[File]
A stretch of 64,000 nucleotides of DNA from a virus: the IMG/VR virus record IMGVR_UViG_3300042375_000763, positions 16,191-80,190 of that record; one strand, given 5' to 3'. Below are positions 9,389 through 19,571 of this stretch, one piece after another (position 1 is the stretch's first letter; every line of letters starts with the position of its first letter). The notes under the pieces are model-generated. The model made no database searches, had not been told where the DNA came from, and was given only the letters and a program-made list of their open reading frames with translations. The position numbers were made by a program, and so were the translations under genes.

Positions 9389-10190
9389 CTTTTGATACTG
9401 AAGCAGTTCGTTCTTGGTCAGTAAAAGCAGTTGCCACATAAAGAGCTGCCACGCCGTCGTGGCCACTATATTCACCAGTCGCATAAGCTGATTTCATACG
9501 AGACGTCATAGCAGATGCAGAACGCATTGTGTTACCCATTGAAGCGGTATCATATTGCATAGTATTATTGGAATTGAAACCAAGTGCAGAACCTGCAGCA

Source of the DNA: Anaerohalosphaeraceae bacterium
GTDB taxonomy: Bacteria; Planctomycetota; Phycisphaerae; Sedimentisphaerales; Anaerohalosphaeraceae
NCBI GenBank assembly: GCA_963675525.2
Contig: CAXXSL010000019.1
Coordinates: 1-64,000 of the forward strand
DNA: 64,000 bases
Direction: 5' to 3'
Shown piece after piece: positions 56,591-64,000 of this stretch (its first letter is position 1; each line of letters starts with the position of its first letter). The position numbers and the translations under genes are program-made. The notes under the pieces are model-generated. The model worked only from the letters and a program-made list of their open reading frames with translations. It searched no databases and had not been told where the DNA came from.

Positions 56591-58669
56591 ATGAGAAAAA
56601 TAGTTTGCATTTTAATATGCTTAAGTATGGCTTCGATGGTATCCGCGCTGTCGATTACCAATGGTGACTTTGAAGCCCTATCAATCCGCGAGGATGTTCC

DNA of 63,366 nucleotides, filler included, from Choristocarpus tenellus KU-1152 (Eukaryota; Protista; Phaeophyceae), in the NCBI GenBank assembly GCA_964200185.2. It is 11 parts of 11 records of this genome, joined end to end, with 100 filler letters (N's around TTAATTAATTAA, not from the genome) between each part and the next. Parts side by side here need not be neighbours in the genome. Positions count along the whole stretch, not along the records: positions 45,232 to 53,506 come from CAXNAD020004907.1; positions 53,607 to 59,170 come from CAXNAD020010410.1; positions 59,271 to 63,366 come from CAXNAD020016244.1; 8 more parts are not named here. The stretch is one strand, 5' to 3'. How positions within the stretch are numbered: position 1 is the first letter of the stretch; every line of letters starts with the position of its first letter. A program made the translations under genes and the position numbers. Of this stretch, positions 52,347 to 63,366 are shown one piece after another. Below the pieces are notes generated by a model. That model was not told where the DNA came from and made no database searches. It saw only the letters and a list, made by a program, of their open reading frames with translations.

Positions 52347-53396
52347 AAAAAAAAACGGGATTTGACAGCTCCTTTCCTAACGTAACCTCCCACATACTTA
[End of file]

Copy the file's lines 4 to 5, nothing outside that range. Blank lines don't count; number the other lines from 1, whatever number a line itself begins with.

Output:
9401 AAGCAGTTCGTTCTTGGTCAGTAAAAGCAGTTGCCACATAAAGAGCTGCCACGCCGTCGTGGCCACTATATTCACCAGTCGCATAAGCTGATTTCATACG
9501 AGACGTCATAGCAGATGCAGAACGCATTGTGTTACCCATTGAAGCGGTATCATATTGCATAGTATTATTGGAATTGAAACCAAGTGCAGAACCTGCAGCA